I remember when I was in grammar school, being asked to write about how I spent my summer vacation. As an adult, I have been remiss and did not plan summer vacations on a regular basis, if at all. This year was different. This year, I took a long overdue trip back to the place my mother was born and raised in order to attend the biennial Cliburn reunion held at Camp Dixon, near Union, Mississippi. The last time, I was there was when I was five years old when my mother took my older brother and me for a long train ride from Baltimore, Maryland.
This trip was special for so many reasons. One of them was that I was traveling with my elder cousin, who is 80+ years old. He grew up in nearby McDonald, MS. He was going back perhaps for the last time and wanted to share his childhood reflections with me. He has an uncanny knack of spinning a yarn. His stories of being poor, loving life, living off the land, his memories of my mother, her siblings and my grand and great grands are priceless. I wanted to see the homestead thru his eyes and learn family history from my surviving elders who still live on or near Cliburn land.
We almost did not go, due to his health. You see, he lives with the pain of Rheumatoid Arthritis as well as cardiac disease. Over the past year, he has become more unsteady on his feet and cloudy with his thinking. Only because I am a nurse did his wife feel that he would be in safe hands should he decide he wanted to make this trip. (I am honored to have her trust.)
The plan was to fly to Birmingham, Alabama and rent a car for a three hour drive through Philadelphia, MS until we arrived in McDonald. I left the final decision to travel entirely up to him. If he felt safe, we would go…and go we did.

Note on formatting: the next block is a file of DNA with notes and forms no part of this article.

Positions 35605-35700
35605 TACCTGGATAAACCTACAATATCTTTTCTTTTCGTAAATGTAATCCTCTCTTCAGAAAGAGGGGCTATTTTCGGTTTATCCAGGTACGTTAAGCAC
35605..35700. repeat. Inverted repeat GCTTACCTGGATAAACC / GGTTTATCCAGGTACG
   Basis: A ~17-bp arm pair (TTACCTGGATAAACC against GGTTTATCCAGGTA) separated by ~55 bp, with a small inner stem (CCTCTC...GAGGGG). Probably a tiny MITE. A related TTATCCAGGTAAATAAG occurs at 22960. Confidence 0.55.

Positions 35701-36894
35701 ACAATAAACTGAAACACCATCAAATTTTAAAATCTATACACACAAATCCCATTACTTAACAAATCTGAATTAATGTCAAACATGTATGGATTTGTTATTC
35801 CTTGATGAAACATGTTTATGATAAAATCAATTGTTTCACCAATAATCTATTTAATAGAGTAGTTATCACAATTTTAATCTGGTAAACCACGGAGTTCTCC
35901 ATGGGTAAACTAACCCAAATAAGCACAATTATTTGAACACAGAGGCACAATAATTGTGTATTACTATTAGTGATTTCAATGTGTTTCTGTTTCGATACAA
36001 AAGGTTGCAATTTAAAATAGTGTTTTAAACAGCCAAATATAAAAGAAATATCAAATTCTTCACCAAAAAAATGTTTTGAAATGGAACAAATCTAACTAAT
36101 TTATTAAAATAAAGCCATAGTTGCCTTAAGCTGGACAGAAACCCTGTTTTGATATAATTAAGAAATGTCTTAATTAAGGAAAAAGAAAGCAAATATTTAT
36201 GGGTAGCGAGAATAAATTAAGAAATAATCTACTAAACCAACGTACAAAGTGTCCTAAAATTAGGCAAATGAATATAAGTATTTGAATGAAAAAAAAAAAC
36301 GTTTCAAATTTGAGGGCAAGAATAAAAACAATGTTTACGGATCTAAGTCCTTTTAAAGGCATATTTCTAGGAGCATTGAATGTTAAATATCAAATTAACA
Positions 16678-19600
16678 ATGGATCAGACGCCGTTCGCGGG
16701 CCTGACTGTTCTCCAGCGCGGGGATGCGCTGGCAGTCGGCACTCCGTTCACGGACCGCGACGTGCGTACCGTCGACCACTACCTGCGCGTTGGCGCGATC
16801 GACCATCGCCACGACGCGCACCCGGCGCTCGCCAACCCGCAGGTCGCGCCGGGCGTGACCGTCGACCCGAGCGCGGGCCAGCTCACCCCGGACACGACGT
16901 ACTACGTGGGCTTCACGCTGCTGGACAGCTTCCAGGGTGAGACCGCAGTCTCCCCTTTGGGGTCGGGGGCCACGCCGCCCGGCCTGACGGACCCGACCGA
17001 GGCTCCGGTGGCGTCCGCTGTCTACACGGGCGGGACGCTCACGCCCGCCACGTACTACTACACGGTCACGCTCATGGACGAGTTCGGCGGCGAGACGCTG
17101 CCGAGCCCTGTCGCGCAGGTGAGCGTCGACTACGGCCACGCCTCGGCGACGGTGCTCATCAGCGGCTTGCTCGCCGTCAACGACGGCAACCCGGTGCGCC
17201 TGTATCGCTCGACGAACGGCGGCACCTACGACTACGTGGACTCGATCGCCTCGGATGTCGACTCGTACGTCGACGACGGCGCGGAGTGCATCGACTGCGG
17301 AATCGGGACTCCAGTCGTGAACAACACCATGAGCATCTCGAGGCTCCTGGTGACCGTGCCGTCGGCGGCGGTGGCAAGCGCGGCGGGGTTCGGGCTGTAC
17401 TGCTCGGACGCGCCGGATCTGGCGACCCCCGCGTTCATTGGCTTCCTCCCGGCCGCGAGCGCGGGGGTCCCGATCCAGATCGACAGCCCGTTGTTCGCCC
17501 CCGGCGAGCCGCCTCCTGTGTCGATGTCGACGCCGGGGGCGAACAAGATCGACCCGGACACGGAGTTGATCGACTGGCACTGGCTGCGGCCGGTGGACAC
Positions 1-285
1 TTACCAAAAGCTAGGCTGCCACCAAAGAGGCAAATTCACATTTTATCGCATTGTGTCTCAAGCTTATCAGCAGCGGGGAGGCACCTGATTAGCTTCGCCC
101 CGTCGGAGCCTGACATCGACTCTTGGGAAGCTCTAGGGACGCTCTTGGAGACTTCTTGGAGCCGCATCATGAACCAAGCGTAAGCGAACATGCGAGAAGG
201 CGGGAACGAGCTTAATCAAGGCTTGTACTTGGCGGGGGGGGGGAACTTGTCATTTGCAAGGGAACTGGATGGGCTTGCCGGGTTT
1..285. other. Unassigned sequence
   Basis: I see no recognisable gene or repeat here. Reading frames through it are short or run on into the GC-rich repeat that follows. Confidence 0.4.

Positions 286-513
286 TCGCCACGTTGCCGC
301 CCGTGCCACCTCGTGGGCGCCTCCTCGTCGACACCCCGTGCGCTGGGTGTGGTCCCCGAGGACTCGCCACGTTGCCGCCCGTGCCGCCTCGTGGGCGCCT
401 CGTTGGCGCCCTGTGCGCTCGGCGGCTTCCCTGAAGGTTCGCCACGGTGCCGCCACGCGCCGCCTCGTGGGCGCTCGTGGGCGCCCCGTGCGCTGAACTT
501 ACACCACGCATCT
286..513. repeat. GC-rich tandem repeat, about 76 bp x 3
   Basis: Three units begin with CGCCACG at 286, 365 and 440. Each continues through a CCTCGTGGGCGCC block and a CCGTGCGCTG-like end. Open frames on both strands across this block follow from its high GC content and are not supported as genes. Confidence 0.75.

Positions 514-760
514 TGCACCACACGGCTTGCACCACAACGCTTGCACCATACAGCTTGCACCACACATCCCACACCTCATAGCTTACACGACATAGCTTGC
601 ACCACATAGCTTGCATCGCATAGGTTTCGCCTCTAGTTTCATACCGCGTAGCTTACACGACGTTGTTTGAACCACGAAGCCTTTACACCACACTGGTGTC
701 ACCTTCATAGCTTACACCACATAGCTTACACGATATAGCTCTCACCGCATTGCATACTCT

His wife drove him to BWI airport where I met him. He refused a wheelchair to the gate. “I need to walk or I will lose it” was his reason. So, we walked together at a slow pace with me close to his side opposite the carry-on luggage. We used the people movers where he could rest and he used my shoulder or arm for balance when in need. He leaned on the wall near the bathrooms watching over the luggage and I did the same for him, so we could honor Mother Nature’s calls.
We arrived at boarding, so there was no waiting in line. I had arranged for early bird boarding passes, so we had good selections for seating. I walked in front of him on the plane to help find our seats and lifted the luggage in the overhead bins. This part of the journey was smooth.
At Birmingham airport, the next leg of the adventure was finding the car rental. Of course it was a hike. We took our time—a southern stroll— as I began to notice a slight limp in his step. When I gently asked him if he was okay, he proceeds to tell me that he had pulled his hamstring muscle “a few times” over the past few weeks before the trip and most recently, a few days before our departure. “But, I am fine”, was his reply. So, the pain nurse that I am began a subtle pain assessment. I was relieved to learn there was no numbness or tingling, no buckling with his walk—he reported the typical “soreness rather than pain” you often hear from our elders—of a moderate intensity. By that time, we had selected the car, loaded the luggage and were ready to roll.
As he and I became familiar with the car and I set my phone GPS to our destination, I discovered a wonderful car feature. Yes, it had heated seats. Did you guess? So, of course, I suggested that he use that thermal technique (aka heat) during the drive. By the time, we arrived in Philadelphia and stopped for lunch, he reported the pain was GONE.
This trick came in handy on the drive back to Birmingham; three days later after he confessed that he lost his balance while bending over in the bathroom shower and over-stretched that same hamstring. This time, acetaminophen was added to the pain plan as he cannot take NSAIDs: one pill for the drive, with heated seat on and another (5 hours later) as we were on the plane home. On arrival, he was comfortable and his wife was relieved to see he was in good shape. So was I.